A+ R A-

Figures of Speech

E-mail Print PDF

Share this article with a friend

As a boy, while leaving a church service, I heard a lady say to her husband who came to pick her up: "That sure was a good sermon." Husband: "What did he say?" Lady: "I don't know but it sure sounded good." Since spoken or written Ornamental Communications excite the Emotions or "touch the Heart," people use them daily. Some of the innumerable ones are designed to grab people's attention when there is the need to be dramatic or enliven comment points with richer and more colorful statements. Also, one can present ideas with greater force, compared to "Literal Language," in efforts intended for persuasion, pleasure, informing, entertaining, expressing, and sharing. Such are called "Figurative Speeches and Allusions in language." Allusions are roundabout, indirect, and suggestive mention or reference presented as: "by the way"; "or in passing"; or "on second thought." In other words, what or whom is alluded to is very lightly touched upon and without direct mention. This is an Ancient African practice called Indirection and whose power lies in suggestion and connotation.

Allusions serve to evoke emotions and establish an atmosphere, mood, setting, or character. Most illustrate, expand upon, or enhance a subject by relying on the Receiver's familiarity with what is thus mentioned--e.g. family jokes just among family members. Figures of Speech (FOS) are expressions whereby words are used out of the ordinary (out of their literal sense) so as to suggest a picture or an image or to secure some other special effect. The chief FOS are allegory, anticlimax, antithesis, cliché, climax, euphemism, hyperbole, irony, litotes, meiosis, metaphor, onomatopoeia, oxymoron, personification, synecdoche, syllepsis, and zeugma. Despite helping to provide order and clearness, when used to excite the Emotions or to move the passions they insinuate wrong ideas. Still, it is done so smoothly as to make them SEEM right. In general, any new thing or occurrence is apt to appear familiar, and so become acceptable, as soon as it can be linked up in some way with the general store of ones already acquired beliefs and knowledge.

Examples: Understatement (meiosis, litotes)--the real meaning being stronger than the statement: "Being the top of your class is not so bad"; Irony (suggesting something different from what is said: "I just love a warm soda on a hot day"); Ambiguity--a statement with two or more incompatible meanings; and Puns: "Its easy to have a stable diet when you live on a farm" has two or more different meanings of the same words which can be taken without spoiling the meaning of the whole sentence. In African Tradition there is much contrasting of opposites (Antithesis), as elaborated on in Ari (or Karma): "The evil people do lives after them; the good are interred with their bones." The same applies to Climax--the rising emphasis through a number of good or bad situations to one final assertion, as in daily living a Ma'at life is the way to reach the Heaven Afterlife. Metaphors have great variety. They are used for clarification; to dramatize a point; to get a complex idea across; to provide interest; to speak the language of the audience. In Analogy and Similie the comparison is partial ("Education is like a slingshot") whereas in a Metaphor two different things are equivalent ("Education is a slingshot"). Decorative Metaphors are beautifying. Functional, Organic, or Structural Metaphors are the only way to subtly and precisely convey a complex thought/feeling: "The body is the earth, of which the soul is the center." Reduction Metaphors subtract associations from the mix to lessen reality. Just as the greater differences in potentials of two live electricity wires, the greater the voltage, here the greater the disparity between Things compared, the more powerful the light. Dead Metaphors are clichés. An attribute or characteristic of one object applied to another suggests an Analogy or resemblance: "the arm of a chair." Mixed Metaphors' two elements are startlingly disparate by being inconsistent: "the long arm of the law has two strikes against it." The Tenor (a primary literal term) is an idea with which another idea (the vehicle) is identified. The vehicle is where forces of such a comparison lies: "The Road (vehicle) of Life" (tenor); "Life (tenor) is but a walking shadow (vehicle)." Though often misleading and though the least misleading of what is available, what supercedes Metaphysical Vehicles is having insight into the real nature and function of things to which Metaphysical Vehicles refer.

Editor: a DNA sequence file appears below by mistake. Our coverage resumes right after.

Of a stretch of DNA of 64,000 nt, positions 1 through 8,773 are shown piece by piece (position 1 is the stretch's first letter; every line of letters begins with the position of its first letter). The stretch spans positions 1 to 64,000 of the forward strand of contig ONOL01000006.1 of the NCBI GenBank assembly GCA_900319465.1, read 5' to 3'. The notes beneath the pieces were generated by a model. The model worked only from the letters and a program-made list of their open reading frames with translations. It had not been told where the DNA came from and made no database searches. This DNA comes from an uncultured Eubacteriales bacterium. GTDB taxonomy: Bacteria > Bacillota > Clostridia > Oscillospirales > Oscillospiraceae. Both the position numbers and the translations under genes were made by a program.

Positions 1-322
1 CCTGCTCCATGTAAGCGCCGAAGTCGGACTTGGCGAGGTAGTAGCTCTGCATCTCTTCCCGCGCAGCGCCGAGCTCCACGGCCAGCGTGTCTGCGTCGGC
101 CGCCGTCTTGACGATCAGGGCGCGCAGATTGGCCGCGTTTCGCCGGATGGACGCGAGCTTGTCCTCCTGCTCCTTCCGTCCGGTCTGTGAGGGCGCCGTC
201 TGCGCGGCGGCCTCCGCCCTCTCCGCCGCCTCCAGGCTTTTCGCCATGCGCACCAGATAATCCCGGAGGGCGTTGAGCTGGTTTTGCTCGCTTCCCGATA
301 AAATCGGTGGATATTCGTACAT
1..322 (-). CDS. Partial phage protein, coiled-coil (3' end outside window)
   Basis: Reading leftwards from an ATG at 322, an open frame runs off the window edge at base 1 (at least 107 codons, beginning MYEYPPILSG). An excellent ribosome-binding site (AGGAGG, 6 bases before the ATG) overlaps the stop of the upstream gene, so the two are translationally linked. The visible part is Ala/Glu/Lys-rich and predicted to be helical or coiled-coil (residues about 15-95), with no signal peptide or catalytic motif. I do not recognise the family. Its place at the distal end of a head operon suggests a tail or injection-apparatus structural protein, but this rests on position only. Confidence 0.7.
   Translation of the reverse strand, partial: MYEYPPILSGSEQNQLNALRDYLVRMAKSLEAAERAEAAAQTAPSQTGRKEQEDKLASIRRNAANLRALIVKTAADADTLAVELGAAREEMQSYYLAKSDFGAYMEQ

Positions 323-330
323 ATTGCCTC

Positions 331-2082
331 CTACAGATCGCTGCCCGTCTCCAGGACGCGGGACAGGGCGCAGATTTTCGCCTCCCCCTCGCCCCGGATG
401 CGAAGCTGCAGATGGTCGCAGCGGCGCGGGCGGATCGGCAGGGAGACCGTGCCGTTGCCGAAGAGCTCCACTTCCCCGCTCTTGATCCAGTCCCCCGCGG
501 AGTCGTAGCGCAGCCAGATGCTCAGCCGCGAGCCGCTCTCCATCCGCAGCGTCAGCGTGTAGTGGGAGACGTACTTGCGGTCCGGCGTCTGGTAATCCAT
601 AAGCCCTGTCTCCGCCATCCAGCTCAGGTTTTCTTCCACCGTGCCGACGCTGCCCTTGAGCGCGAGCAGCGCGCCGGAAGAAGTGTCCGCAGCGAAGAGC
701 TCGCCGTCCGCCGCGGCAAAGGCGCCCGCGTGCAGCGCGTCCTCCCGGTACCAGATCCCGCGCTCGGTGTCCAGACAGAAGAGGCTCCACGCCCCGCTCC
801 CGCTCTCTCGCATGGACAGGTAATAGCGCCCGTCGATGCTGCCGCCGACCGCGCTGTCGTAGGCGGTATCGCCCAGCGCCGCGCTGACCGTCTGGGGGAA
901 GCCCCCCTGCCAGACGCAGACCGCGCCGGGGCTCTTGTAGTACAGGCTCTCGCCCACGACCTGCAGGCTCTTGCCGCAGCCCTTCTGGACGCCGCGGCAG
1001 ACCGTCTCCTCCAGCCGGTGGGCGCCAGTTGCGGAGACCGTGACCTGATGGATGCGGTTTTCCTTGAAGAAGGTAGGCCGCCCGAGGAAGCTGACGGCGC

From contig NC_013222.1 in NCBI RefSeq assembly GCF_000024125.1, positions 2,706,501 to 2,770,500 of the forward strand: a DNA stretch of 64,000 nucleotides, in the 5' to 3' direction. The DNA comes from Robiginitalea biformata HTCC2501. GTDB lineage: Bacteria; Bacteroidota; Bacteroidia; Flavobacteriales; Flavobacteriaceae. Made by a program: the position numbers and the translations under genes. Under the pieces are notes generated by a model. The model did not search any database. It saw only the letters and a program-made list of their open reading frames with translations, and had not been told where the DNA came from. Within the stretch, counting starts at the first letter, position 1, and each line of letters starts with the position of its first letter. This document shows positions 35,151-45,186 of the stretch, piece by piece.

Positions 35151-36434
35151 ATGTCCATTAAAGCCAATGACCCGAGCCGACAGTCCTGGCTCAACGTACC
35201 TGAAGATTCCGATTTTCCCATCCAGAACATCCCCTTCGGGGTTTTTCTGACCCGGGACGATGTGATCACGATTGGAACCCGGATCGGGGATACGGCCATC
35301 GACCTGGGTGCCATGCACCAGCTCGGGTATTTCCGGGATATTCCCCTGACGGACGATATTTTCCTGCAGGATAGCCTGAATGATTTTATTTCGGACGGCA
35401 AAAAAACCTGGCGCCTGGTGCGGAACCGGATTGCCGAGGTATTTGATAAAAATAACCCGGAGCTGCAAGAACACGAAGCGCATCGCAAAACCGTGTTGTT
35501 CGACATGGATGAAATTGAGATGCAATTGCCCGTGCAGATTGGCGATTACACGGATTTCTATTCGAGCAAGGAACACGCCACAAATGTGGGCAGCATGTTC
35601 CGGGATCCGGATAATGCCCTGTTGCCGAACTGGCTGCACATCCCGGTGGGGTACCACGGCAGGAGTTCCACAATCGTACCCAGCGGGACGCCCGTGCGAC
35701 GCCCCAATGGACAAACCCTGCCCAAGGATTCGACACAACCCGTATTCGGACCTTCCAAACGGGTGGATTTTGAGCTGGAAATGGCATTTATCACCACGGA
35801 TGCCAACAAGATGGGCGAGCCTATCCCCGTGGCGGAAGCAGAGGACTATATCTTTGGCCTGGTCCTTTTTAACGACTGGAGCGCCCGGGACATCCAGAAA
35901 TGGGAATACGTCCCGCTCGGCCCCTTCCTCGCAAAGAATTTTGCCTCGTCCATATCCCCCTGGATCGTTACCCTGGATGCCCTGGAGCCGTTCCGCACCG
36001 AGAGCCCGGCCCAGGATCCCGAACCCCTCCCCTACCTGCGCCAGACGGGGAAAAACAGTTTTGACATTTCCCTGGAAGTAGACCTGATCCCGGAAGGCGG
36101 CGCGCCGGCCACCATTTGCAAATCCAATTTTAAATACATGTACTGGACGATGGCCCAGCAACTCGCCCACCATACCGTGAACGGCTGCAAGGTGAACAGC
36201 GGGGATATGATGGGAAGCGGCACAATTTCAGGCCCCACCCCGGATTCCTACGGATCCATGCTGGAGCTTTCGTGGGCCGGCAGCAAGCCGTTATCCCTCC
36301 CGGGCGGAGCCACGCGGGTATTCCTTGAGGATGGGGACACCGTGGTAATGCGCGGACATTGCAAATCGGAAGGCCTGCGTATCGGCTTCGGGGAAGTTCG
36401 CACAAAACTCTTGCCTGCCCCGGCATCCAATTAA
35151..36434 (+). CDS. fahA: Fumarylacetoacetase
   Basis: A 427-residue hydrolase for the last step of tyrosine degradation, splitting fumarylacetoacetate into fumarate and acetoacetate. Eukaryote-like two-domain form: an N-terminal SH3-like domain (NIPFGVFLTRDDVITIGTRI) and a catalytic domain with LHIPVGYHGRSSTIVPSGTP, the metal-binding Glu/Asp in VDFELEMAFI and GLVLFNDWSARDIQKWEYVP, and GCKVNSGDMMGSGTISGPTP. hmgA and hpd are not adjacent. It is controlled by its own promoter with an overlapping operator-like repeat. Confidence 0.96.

Add comment

By using our comment system, you agree to not post profane, vulgar, offensive, or slanderous comments. Spam and soliciting are strictly prohibited. Violation of these rules will result in your comments being deleted and your IP Address banned from accessing our website in the future. Your e-mail address will NOT be published, sold or used for marketing purposes.

Security code

BVN National News Wire